A song about lovers caught between continents, “Like a Baby” also captures the prospects of a band caught between genres and target audiences as Wham! shed their roots in boy-band R&B and sought to emulate more classic pop styles. Clearly, Michael and Ridgeley had in mind a transformation along the lines of the shift that New Romantic pioneers Spandau Ballet had successfully effected the year before with their breakthrough album True, which remade Spandau front man Tony Hadley into a chic, nattily groomed adult-contemporary crooner. There is also an implicit debt to Sly and the Family Stone’s “Just Like a Baby”, from the seminal There’s a Riot Goin’ On album, that imparts Wham!‘s tune a soupçon of soulfulness. And as the smooth-jazz inflections evident from the very measures of “Like a Baby” make plain, the song was also Wham!‘s tentative, preparatory attempt to claim some of the territory opened up by Sade. Her pioneering Diamond Life set a new standard for urbane sophistication in pop, a horizon that Wham! would arguably transcend with “Carless Whisper,” Michael and Ridgeley’s more accomplished synthesis in this vein. Indeed, coming at the end of side one, “Like a Baby” in many ways figures as a trial run for “Careless Whisper”, preparing the ground for the unalloyed triumph of “Whisper” at the end of side two.
Over a pillowy bank of electric-piano chords and an echo-laden drum track that could easily find its way onto a Pieces of a Dream album nowadays, Ridgeley—or rather more likely, session man Hugh Burns—lays down a restrained, almost yearning guitar solo to open “Like a Baby”. While the solo’s careful reticence belies the smooth-jazz stereotype of aggressive virtuosity, the production mimics many other hallmarks of the genre. Ridgeley, reputedly the architect of the band’s abrupt sartorial shift, apparently must have felt that smooth jazz could be the touch of elegance necessary to complete the band’s image makeover, but at the same time, that gesture is balanced against a sonic minimalism that mirrors the simplicity of Wham!‘s new look—drapes of sound to evoke their Armani-inspired tailoring.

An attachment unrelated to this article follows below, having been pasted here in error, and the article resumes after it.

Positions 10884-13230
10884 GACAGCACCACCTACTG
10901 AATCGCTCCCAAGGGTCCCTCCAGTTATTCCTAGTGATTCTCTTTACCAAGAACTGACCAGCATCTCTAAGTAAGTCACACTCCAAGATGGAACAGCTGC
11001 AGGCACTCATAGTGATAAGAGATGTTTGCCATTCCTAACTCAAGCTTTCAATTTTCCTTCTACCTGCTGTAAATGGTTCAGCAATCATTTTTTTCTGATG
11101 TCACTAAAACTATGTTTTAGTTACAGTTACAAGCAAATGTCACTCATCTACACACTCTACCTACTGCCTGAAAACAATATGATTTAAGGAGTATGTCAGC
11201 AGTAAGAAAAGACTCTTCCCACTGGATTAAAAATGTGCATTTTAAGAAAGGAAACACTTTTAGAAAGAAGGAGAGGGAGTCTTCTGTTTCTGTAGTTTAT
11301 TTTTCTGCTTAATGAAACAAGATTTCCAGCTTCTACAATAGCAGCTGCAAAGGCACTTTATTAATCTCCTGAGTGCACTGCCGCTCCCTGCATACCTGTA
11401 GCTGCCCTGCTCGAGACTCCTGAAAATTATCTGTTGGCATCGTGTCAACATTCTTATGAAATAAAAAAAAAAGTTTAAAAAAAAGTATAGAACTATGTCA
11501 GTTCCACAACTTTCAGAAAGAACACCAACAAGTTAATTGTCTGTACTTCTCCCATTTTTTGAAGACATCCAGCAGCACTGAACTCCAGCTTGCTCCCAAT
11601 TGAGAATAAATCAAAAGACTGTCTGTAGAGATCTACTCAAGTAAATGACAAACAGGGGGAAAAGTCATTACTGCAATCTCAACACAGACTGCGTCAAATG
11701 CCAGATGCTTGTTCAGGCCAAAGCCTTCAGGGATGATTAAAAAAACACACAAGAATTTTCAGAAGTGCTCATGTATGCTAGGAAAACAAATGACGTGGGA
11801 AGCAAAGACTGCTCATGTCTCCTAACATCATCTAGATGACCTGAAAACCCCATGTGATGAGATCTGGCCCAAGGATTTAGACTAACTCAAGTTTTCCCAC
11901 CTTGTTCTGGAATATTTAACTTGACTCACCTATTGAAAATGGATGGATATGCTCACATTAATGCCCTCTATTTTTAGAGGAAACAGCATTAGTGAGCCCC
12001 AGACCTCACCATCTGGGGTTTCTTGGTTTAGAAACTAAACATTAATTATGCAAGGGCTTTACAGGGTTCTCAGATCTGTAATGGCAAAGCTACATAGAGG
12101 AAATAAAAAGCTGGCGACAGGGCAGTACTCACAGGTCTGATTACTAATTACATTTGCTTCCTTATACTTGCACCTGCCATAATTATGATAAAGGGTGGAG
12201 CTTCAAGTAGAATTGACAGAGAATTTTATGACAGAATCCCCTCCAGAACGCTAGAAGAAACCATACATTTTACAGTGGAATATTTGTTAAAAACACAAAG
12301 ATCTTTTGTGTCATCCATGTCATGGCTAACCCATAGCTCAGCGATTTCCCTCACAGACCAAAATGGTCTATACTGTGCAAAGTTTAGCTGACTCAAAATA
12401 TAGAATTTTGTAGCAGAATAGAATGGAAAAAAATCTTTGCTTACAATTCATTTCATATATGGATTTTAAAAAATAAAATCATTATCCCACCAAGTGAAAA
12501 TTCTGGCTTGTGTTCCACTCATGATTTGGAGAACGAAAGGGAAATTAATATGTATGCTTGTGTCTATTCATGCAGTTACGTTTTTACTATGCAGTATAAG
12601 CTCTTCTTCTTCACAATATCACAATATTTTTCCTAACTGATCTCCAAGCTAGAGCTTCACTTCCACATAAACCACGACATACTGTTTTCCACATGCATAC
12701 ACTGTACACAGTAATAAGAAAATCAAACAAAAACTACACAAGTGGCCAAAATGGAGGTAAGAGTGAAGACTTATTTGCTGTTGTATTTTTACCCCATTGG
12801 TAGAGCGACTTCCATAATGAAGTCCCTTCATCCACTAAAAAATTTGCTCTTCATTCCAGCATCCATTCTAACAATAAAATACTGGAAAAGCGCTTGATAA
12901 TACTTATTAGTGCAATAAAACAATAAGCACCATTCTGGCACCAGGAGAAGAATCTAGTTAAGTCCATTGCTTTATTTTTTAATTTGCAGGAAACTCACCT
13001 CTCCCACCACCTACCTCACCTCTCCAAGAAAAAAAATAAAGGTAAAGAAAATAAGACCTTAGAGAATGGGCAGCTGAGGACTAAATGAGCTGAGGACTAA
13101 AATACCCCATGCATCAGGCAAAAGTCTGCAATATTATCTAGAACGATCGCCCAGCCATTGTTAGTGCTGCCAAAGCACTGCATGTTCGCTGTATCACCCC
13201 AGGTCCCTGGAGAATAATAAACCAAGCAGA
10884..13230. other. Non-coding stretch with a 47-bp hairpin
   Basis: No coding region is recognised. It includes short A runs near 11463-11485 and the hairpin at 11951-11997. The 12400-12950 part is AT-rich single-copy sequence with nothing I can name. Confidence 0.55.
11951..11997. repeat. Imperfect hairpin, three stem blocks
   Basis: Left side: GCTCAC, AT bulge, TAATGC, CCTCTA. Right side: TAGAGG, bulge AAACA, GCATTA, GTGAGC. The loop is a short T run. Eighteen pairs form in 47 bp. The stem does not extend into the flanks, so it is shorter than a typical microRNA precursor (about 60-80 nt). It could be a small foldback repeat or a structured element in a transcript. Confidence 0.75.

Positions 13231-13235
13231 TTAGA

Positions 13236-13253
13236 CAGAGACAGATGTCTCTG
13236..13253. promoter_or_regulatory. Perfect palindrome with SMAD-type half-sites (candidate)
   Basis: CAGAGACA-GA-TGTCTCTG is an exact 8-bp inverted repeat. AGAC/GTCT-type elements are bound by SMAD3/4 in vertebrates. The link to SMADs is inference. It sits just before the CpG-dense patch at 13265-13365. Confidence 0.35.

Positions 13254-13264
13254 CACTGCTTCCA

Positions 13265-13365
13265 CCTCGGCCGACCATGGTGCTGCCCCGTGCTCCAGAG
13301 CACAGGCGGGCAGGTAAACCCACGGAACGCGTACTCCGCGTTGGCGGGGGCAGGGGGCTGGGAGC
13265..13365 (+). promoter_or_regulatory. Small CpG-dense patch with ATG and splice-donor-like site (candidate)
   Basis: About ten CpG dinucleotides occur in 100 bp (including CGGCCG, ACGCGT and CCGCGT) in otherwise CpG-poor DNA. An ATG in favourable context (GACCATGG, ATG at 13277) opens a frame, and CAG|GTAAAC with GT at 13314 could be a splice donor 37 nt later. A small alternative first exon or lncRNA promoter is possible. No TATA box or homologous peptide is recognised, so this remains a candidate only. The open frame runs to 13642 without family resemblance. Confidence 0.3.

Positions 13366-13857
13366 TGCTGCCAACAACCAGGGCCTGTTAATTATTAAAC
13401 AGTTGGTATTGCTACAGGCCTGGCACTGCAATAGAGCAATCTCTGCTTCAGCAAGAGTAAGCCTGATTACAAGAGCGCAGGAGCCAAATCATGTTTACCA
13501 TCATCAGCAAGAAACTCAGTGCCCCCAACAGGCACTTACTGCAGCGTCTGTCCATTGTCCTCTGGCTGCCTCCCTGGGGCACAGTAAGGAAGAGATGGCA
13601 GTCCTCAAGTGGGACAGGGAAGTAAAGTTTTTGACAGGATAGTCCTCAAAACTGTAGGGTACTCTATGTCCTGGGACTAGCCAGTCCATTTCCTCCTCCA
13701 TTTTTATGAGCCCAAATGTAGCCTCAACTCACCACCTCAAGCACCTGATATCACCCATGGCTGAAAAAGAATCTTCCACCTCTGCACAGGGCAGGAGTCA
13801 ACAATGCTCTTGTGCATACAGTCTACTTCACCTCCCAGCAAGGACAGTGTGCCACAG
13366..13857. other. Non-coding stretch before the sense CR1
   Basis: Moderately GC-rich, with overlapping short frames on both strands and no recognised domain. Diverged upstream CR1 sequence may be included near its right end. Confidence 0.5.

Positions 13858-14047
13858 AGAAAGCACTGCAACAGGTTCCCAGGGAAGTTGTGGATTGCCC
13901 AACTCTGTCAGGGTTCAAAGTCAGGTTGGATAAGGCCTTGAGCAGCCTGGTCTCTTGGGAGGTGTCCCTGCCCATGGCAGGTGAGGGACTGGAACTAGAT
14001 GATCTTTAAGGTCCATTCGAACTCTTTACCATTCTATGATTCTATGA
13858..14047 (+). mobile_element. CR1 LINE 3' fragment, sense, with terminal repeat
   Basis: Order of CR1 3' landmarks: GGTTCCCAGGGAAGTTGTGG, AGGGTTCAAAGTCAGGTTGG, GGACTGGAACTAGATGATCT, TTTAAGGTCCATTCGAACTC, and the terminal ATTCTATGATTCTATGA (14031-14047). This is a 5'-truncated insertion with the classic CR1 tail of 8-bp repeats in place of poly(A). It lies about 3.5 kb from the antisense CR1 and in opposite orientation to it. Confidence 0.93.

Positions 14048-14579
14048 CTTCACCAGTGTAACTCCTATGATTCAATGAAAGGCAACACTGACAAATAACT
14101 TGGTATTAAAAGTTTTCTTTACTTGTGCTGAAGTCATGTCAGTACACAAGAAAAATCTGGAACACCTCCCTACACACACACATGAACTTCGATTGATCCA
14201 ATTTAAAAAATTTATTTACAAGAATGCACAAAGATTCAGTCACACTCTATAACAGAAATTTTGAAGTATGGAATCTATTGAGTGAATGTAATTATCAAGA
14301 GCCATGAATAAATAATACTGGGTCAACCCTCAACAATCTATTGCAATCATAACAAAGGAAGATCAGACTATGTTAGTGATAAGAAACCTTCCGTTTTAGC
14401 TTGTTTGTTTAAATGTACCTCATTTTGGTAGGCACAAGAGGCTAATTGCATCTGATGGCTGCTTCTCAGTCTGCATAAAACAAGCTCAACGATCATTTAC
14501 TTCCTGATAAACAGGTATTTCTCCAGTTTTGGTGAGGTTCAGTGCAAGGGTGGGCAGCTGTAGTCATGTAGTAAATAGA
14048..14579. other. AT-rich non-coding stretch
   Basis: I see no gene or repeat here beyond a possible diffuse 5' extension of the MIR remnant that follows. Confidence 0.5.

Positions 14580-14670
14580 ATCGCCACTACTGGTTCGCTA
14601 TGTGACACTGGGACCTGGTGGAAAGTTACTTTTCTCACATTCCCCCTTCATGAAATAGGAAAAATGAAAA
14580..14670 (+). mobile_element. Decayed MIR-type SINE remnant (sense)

The lyrics of “Like a Baby” strike a similar balance. Its tale of cross-continental lovers at once conjures chic cosmopolitanism and a hollow desperation, hinting at the strain that often lies beneath facades of sophistication. Rather symbolically, just as the band tested their stylistic limits, Michael tests the limits of his vocal range on the track, pushing for notes just out of his reach as the lyrics reach their climactic apotheosis: “You lied”. Could these strenuous efforts to force a kind of jet-setting maturity ultimately prove callow, a lie? Might Wham! 2.0 fail, just like a relationship does when stretched beyond its natural (as well as national) boundaries?
Hidden in these lyrics about failed romance is a hint of the band’s fears, as well. As Wham! attempted to broaden their appeal and reach American audiences, were they betraying their roots? After all, this is a band whose early hits name-dropped the D.H.S.S. and pointedly captured the anomie of Thatcher’s Britian. On “Like a Baby”, Michael sings, “Foreign skies / That blinded me to empty charms / I crossed the ocean and fell into your arms.” At this pivotal turning point, as they prepared an album of whose eventual international success (“Loving you was as good as gold,” Michael slyly sings in the song) they must have had some intimations, Michael and Ridgeley still paused to take a look back, to question whether they were on the right track in partly surrendering their carefree, youthful teenybopperism. On the cusp of adulthood, they still hesitate to pay a quiet, subdued homage to childish comforts, to the safety of a mother’s arms and of feeling “like a baby”. Rob Horning